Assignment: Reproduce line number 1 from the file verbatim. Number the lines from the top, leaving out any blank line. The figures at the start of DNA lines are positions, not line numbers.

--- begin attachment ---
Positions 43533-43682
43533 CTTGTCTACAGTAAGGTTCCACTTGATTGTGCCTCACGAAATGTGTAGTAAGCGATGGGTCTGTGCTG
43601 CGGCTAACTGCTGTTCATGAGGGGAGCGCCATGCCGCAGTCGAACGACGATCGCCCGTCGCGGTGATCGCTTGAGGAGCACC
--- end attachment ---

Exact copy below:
Positions 43533-43682